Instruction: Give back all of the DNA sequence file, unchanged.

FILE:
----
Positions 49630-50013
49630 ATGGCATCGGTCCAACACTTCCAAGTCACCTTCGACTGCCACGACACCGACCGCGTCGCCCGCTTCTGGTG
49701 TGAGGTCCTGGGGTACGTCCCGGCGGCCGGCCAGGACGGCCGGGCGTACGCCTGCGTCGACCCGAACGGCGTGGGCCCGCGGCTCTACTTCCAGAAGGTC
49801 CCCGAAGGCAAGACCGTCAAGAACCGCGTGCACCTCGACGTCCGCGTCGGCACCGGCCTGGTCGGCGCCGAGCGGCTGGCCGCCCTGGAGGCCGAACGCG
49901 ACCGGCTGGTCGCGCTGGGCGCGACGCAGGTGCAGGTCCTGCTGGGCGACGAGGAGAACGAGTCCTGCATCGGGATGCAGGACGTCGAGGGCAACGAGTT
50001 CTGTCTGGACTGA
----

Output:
Positions 49630-50013
49630 ATGGCATCGGTCCAACACTTCCAAGTCACCTTCGACTGCCACGACACCGACCGCGTCGCCCGCTTCTGGTG
49701 TGAGGTCCTGGGGTACGTCCCGGCGGCCGGCCAGGACGGCCGGGCGTACGCCTGCGTCGACCCGAACGGCGTGGGCCCGCGGCTCTACTTCCAGAAGGTC
49801 CCCGAAGGCAAGACCGTCAAGAACCGCGTGCACCTCGACGTCCGCGTCGGCACCGGCCTGGTCGGCGCCGAGCGGCTGGCCGCCCTGGAGGCCGAACGCG
49901 ACCGGCTGGTCGCGCTGGGCGCGACGCAGGTGCAGGTCCTGCTGGGCGACGAGGAGAACGAGTCCTGCATCGGGATGCAGGACGTCGAGGGCAACGAGTT
50001 CTGTCTGGACTGA